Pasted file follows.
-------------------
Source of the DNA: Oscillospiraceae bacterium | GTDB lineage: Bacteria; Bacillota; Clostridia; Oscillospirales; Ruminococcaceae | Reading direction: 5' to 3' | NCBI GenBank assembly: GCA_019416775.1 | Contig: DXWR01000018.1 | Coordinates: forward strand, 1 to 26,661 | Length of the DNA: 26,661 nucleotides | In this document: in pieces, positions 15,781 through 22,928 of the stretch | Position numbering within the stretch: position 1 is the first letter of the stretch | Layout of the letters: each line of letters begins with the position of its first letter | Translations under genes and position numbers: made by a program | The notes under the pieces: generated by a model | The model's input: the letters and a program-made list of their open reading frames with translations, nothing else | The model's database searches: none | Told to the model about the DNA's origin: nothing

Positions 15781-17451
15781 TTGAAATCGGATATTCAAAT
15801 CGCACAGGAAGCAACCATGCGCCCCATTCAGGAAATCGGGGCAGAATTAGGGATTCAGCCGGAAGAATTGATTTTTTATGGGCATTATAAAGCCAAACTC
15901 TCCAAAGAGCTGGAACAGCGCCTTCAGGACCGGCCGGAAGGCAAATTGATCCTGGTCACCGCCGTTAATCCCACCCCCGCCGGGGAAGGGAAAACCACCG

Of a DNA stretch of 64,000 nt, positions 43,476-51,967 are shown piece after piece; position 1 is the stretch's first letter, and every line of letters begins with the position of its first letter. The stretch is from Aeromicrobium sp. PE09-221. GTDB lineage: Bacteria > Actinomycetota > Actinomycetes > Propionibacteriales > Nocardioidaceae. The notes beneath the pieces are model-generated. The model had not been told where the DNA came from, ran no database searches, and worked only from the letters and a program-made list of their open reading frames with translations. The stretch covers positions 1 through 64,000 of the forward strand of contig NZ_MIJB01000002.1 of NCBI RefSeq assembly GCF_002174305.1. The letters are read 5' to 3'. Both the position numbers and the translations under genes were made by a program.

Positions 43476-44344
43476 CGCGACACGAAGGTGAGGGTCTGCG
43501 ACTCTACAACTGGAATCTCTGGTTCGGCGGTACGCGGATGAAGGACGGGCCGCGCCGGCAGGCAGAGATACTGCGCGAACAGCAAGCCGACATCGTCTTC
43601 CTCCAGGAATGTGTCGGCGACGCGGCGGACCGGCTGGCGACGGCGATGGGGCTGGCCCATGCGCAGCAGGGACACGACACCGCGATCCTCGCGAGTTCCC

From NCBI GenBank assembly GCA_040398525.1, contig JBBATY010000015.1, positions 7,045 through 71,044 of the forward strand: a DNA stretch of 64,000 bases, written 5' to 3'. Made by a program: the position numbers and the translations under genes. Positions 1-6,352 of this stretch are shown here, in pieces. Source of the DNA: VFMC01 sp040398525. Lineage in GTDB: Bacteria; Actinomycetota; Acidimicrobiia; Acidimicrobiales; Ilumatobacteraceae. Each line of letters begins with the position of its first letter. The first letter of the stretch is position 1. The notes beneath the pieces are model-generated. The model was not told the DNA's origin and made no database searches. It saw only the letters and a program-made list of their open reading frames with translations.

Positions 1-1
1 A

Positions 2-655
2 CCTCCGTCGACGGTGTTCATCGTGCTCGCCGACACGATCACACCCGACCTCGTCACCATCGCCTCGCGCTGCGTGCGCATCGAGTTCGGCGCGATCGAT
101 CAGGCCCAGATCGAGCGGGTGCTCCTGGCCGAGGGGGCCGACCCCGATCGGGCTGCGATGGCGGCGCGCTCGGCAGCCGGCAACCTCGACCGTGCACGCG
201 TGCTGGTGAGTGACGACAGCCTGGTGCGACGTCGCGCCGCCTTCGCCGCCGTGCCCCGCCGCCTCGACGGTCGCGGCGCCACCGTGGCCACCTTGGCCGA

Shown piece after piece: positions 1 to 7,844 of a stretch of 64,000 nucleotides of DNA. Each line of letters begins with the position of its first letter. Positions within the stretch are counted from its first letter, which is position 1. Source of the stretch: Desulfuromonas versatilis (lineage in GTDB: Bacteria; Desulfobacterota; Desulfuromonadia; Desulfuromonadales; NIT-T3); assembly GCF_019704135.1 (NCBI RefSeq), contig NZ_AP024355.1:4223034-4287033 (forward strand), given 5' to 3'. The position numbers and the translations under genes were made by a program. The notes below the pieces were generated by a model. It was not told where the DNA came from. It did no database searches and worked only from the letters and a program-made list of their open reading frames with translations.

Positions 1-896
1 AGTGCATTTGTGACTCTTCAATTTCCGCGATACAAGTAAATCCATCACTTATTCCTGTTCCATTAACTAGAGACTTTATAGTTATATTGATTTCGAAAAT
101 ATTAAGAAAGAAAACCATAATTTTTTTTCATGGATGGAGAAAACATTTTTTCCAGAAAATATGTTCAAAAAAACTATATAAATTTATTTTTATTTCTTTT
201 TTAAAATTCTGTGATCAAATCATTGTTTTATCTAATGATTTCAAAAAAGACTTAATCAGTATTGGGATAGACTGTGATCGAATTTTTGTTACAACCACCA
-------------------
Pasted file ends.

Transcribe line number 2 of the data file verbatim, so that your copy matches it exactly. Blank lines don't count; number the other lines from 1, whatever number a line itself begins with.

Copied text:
Positions 15781-17451